Although Firaxis already shared information about Egypt this week (which we experienced second-hand in our demo), 2K Japan has since released details about how the land of the rising sun will handle itself in Civilization VI. Taking the reins from Oda Nobunaga in Civ V, Hōjō Tokimune will lead the nation of Japan in VI. An iron-fisted ruler from the 13th century, Tokimune is best known for successfully leading Japan against the Mongol invasion and spreading Zen Buddhism among the Japanese nobility and warrior class.
Japan’s special ability in Civilization VI is called Meiji Restoration, which encourages denser cities by providing adjacency bonuses for districts built next to each other. The actual Meiji Restoration was a late 19th century consolidation of imperial power under Emperor Meiji, which allowed the pre-industrial, feudal kingdom to emerge in the 20th century as a powerful and modern nation-state. The in-game ability reflects the urbanization that always follows a transition from an agricultural to an industrial society. It’s also the first ability we’ve seen thus far that utilizes the new unstacked city-building, and it seems both potent and flexible.
Like the other civilizations announced so far, Tokimune also has a special ability — Divine Wind. Reflecting both Japan’s strong martial tradition and its archipelago composition, land units receive a bonus while fighting next to the coast and by naval units while in shallow waters. Although Firaxis has not announced anything to this effect yet, there is an apparent distinction between a general special ability for the civ and one that more specifically relates to the leader. It suggests that additional leaders that tweak how a given civ plays could be released in future expansions, as was the case in Civ IV.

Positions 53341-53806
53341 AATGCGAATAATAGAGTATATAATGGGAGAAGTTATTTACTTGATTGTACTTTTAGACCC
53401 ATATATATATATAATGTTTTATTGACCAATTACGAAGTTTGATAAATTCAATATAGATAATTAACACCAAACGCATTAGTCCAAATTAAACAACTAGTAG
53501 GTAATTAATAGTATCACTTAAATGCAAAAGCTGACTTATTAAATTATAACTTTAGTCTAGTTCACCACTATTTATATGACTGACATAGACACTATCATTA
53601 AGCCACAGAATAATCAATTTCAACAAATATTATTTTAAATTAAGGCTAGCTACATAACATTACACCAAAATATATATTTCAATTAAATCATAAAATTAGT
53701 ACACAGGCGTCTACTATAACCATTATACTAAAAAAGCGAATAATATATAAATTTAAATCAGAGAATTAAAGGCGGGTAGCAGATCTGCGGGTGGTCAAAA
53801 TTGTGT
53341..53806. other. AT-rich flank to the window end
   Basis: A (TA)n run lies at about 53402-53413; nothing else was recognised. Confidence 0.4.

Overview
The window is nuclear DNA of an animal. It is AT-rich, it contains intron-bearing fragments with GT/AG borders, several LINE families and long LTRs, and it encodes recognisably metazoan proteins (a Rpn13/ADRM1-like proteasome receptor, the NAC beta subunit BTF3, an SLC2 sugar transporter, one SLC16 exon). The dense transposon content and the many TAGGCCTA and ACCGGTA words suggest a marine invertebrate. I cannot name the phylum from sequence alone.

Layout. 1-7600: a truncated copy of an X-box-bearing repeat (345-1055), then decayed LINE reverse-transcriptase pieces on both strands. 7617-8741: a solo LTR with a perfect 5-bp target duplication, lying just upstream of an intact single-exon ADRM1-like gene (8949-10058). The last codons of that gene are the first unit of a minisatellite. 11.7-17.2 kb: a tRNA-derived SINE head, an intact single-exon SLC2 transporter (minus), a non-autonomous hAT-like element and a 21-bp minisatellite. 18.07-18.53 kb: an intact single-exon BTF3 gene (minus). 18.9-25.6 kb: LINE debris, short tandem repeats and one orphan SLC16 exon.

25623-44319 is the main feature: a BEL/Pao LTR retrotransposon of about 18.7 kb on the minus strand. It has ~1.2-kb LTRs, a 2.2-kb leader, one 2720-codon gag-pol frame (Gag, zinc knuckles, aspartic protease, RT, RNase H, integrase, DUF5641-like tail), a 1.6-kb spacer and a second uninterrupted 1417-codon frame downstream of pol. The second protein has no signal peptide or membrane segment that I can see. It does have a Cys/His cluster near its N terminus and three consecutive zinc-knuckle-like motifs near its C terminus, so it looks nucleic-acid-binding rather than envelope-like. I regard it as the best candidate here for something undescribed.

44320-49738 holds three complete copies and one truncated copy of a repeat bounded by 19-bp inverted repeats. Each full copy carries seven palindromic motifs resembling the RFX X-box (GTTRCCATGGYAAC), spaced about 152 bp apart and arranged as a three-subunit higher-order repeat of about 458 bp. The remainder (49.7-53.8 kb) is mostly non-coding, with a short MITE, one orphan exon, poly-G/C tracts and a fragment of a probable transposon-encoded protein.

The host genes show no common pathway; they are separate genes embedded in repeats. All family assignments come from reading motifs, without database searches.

Samurai of course make a return as Japan’s unique unit, unlocked with the Military Tactics technology. Maintaining the Bushido ability that applied to all of Japan’s units in Civ V, samurai in VI keep up their full fighting strength as their health diminishes, which makes them incredibly dangerous on the battlefield. The electronics factory is Japan’s unique building, replacing regular factories, adding greater production and a culture boost that applies to nearby cities in addition to its own.
While Japan was more purely militaristic in previous entries, here its abilities are a bit more flexible. Samurai and Divine Wind still make it a formidable fighting force, particularly in the mid-game, but Meiji Restoration and the electronics factory are more broadly useful, and can help accelerate any kind of strategy.
Civilization VI comes out for PC on October 21. We’ve loved our limited time with it so far and look forward to sharing more impressions in the coming months.